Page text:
Patriots

Source: No discipline for Torres about Ference hit

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Source: No discipline for Torres about Ference hit

GLENDALE, AZ. It appears the bloody beating he was given by Adam McQuaid was punishment enough for Raffi Torres.
The Phoenix Coyotes winger was slapped with two-minute elbowing penalty when he targeted the head of Andrew Ference while both players veered into the corner for a puck battle Wednesday nght in the Bruins' 2-1 overtime win over the Coyotes. Then he was slapped to a bloody pulp by McQuaid when the Bruins defenseman stepped in his defense partner and engaged the Phoenix winger in a bloody fight.
Some wondered if Torres might be hearing from Brendan Shanahan and the hockey ops department. But according to a league source, there will be no hearing or further supplemental discipline for Torres about the elbowshoulder thrown at Ference. It seems this was more a case of the players handling their own business on the ice without a need for the Shanahan to intervene.There was also no injury to Ference on the play, which has become a fairly important factor in the league's recentdisciplinary decisions.I think its one of those unwritten rules in hockey and we have a very tight-knit group of guys, said McQuaid. Youre reacting when you see a friend or a teammate take a questionable hit or whatever the case may be. Its more a reaction to stick up for somebody that you feel close to.Claude Julien is much more of an old school hockey mind when it comes to judging whether hits come down on the "clean" or "dirty" side of things. It appears he didn't have much problem with the original Torres hit, or with McQuaid coming in to Ference's defense.
Its one of those things. McQuaid saw a shoulder to the head and he reacted, said Bruins coach Claude Julien. Its hard to get upset with players that go to the defense of their teammates and he did a good job of it. Its what this league has turned into: if its a good hit or a bad hit the gloves are off and were fighting away.

EX-PATS PODCAST: Why does it seem Patriots secondary is playing better without Gilmore?

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EX-PATS PODCAST: Why does it seem Patriots secondary is playing better without Gilmore?

On this episode of The Ex-Pats Podcast...

0:10 - Mike Giardi and Dan Koppen give their takeaways from the Patriots win over the Falcons including the defense coming up strong against Atlanta but New England still taking too many penalties.

2:00 - Why it felt like this game meant more to the Patriots, their sense of excitement after the win, and building chemistry off a good victory.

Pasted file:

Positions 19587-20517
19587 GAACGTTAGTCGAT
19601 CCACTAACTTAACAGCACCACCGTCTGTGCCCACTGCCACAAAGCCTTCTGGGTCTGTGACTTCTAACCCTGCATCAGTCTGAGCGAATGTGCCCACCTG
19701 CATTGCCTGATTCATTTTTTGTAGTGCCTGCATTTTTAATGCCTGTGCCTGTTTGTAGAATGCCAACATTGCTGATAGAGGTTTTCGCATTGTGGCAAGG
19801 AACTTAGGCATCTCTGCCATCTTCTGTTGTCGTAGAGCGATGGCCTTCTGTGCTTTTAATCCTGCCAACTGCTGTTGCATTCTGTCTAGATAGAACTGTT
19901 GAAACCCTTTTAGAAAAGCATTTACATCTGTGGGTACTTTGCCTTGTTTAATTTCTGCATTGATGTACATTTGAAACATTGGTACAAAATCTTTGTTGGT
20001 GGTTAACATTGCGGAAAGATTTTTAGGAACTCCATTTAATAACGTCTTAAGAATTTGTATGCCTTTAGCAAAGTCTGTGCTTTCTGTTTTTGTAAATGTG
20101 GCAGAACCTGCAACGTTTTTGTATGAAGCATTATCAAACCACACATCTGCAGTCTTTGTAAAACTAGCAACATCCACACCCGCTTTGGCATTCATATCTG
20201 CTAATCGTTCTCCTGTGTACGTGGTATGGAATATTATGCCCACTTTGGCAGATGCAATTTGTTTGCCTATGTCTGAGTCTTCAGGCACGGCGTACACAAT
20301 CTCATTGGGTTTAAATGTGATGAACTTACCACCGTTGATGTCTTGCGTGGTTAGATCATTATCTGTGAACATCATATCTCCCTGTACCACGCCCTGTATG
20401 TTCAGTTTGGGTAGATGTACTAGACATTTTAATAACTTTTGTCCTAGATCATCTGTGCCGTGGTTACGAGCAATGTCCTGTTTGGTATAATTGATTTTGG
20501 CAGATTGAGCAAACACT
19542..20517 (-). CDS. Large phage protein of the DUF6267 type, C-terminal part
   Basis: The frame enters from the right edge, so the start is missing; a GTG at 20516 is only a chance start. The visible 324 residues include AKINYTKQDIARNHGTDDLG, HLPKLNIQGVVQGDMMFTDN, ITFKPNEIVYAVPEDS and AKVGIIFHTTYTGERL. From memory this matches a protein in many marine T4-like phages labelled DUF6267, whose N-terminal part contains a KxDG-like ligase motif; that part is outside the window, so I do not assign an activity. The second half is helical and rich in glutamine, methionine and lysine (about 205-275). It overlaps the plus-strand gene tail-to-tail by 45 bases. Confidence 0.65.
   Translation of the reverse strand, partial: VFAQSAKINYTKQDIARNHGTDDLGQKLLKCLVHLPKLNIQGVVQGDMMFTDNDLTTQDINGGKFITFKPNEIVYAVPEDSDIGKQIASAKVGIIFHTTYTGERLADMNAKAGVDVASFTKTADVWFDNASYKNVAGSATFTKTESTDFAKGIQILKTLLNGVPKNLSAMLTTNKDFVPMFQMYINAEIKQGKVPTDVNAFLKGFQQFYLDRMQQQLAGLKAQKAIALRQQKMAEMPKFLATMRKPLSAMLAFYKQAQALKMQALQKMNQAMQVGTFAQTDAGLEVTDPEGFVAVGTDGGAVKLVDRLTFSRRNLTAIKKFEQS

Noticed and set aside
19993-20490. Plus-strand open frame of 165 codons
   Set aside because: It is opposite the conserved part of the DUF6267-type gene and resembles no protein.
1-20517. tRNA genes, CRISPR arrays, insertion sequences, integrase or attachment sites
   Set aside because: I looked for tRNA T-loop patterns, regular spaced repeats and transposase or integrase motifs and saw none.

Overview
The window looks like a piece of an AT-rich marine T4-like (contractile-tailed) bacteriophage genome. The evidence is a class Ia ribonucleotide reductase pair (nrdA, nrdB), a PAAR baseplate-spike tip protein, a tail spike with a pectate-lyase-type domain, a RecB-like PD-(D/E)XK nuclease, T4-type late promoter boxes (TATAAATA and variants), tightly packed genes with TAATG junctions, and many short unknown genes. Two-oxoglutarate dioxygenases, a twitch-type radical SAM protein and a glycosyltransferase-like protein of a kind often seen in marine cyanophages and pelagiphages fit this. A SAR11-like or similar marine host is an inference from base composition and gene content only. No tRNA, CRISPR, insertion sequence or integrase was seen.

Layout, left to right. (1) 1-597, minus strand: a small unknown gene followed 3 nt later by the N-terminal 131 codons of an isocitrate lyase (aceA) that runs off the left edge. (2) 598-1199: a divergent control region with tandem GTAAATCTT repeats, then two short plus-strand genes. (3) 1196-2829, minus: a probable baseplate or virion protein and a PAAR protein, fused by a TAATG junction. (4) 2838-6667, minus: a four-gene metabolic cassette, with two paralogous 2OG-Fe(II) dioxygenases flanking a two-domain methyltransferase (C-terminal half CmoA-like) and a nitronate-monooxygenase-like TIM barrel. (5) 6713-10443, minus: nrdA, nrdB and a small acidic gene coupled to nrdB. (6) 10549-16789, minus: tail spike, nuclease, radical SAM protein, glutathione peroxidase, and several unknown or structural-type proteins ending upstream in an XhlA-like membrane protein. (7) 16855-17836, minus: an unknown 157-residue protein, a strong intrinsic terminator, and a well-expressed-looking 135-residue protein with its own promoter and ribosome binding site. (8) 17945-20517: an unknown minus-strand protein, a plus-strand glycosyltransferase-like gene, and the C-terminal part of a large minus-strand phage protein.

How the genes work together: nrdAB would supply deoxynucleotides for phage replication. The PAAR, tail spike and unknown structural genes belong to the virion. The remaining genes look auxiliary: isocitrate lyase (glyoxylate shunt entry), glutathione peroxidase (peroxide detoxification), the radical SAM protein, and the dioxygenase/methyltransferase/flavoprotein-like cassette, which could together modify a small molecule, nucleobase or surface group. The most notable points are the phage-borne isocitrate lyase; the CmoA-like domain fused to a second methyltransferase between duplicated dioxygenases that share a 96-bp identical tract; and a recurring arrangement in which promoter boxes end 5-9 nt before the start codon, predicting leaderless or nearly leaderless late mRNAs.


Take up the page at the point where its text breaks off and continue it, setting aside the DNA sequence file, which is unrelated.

6:20 - Falcons losing their identity without Kyle Shanahan as offensive coordinator and their bad play calling and decisions on 4th downs.

10:00 -  A discussion about Matt Ryan not making the throws he needed against the Patriots and if he has falling off the MVP caliber-type player he was last season.

14:00 - How and why the Patriots secondary seems to be playing better without Stephon Gilmore and why Malcolm Butler has been able to turn up his play as of late.

Mother Nature gets between Belichick and his Patriots-Falcons film study

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Mother Nature gets between Belichick and his Patriots-Falcons film study

If your team makes a goal-line stop in the fourth quarter, but you can't see it on the All-22 tape, did it even happen? 

Bill Belichick said the fog that hovered above the Gillette Stadium turf on Sunday night didn't impact the play on the field, but it did make its imprint on the game in other ways. First of all, spotters and coaches up at the press level had some difficulty relaying information to coaches on the sidelines. Video on the hand-held tablets for sideline use -- as well as the old-school still-frame pictures Belichick prefers -- was also obstructed. 

Then on Monday, as coaches tried to digest the film, the fog butted in on the process again. 

"It affected us a lot this morning because it’s hard to see the game," Belichick said during a conference call. "The fourth quarter is – I don’t know – pretty close to a white-out on the sideline film. The sideline cameras are at the top of the stadium, so that’s a tough shot.

"The end zone cameras are a little bit lower and they get a little tighter shot, so the picture is a little bit clearer. But, on that shot, a lot of times you’re not able to see all the guys on the perimeter. It’s kind of an in-line shot.

"Yeah, the first half, start of the third quarter, it’s all right. As they get into the middle of the third quarter and on, for those of us with aging eyes, it’s a little strained to see it, and then there’s a point where you can’t really see it at all, especially from the sideline. So, yeah, it affected us."

Belichick re-iterated that the fog didn't do much to the product on the field (other than maybe making life difficult for kick and punt-returners), refuting Julio Jones' claim from late Sunday night. When it came to digesting the film, though, that was another story.

"It was more, I’d say, just tougher for, whether it be our video camera or the fans that were sitting in the upper deck. It’s just there was too much interference there," Belichick said. "It was probably hard to see the game. I know when we tried to look at the pictures in between series – you know, I don’t look at the tablets, so I won’t get into that – but the pictures, it was kind of the same thing. It was hard to really be able to make out exactly what you were seeing."